Particularly baffling is Christensen’s apparent assertion that Joseph Smith based his understanding of the Book of Mormon on all the latest twentieth and twenty-first century research, including satellite imagery. He states, “Notice that Coe has a consciously fraudulent Joseph Smith composing his text with a hemispheric setting in mind, and not even imagining a limited setting until the Nauvoo period, when he encounters the Stephens and Catherwood volume. Here we can test the claim.” How is the claim tested? By citing Lawrence Paulson, who has the particular distinction of having written a website in which he describes that after studying about the river Sidon in the Book of Mormon, he “performed a computer search of a 3-D satellite map of the entire Western Hemisphere to find candidates that matched the description.” Whether or not Christensen really intended to claim that Joseph Smith based his opinion on satellite imagery, it is exceedingly bizarre that he uses it as evidence that Russell is wrong in his statements about Joseph Smith’s opinion.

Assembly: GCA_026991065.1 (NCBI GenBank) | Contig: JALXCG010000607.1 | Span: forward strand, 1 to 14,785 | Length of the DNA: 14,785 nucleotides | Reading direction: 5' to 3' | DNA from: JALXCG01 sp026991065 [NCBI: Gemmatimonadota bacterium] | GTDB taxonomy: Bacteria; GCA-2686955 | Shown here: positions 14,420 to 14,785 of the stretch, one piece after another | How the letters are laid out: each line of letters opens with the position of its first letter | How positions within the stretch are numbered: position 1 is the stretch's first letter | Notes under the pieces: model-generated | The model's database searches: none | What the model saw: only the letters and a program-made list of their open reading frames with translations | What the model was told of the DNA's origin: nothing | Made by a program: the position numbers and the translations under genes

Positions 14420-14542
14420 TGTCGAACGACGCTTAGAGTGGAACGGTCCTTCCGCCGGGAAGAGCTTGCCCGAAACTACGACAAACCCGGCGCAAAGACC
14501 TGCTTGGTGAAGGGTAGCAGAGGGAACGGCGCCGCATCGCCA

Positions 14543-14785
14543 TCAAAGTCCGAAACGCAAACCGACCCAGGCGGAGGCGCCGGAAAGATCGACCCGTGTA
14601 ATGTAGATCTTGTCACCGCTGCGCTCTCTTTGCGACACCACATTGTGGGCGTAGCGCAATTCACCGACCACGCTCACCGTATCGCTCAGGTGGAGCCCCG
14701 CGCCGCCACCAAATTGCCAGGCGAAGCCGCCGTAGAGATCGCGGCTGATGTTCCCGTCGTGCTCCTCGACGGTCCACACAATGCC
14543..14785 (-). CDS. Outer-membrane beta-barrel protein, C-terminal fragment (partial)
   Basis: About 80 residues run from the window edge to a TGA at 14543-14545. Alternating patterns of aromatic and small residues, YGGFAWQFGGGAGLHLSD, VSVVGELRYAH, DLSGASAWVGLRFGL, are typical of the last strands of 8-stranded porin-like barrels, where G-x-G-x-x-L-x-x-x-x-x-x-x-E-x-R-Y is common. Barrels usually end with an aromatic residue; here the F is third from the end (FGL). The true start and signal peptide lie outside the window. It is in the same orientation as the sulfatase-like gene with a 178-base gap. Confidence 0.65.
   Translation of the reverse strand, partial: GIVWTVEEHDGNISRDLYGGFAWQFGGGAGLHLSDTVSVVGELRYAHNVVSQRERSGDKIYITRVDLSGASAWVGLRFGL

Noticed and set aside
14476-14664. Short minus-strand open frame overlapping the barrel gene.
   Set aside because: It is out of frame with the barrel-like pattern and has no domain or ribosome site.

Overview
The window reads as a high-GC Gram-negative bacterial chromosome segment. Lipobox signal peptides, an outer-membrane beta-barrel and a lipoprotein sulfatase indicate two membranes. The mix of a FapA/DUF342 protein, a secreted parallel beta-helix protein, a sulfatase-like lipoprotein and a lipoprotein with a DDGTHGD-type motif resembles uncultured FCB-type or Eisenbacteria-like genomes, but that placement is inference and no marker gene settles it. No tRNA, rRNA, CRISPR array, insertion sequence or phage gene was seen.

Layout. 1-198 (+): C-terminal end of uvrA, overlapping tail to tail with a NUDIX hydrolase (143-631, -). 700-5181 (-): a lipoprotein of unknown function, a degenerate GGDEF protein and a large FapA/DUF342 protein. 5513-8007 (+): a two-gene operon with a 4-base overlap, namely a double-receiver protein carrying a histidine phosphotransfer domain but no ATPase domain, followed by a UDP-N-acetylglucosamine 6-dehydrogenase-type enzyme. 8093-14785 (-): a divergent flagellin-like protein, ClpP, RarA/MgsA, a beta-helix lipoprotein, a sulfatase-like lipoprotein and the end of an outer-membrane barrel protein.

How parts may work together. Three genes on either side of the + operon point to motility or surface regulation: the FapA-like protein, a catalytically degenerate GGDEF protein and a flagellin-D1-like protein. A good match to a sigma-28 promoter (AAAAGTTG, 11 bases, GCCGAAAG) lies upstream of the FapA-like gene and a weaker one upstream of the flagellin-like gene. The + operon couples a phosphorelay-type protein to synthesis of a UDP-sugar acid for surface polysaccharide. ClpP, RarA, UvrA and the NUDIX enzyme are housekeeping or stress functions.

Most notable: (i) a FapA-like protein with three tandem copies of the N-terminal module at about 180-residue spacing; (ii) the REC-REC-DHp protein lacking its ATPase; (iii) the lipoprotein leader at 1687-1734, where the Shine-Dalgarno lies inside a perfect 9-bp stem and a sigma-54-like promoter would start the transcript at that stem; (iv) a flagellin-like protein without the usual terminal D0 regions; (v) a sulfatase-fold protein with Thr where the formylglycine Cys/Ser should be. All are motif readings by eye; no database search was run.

According to Christensen, archaeologists whose conclusions support the literal historicity of the Book of Mormon are better trained and more disciplined than those who are not. He tells us, “Tellingly, Coe makes much of the disappointments of Thomas Ferguson relative to the Book of Mormon, but he does not seem to have grasped the implications of the very different approach taken by better trained, more disciplined Latter-day Saint archaeologists.” He may very well be correct that whichever archaeologists he has in mind are better than Coe, but he neglects to tell us why we should believe it.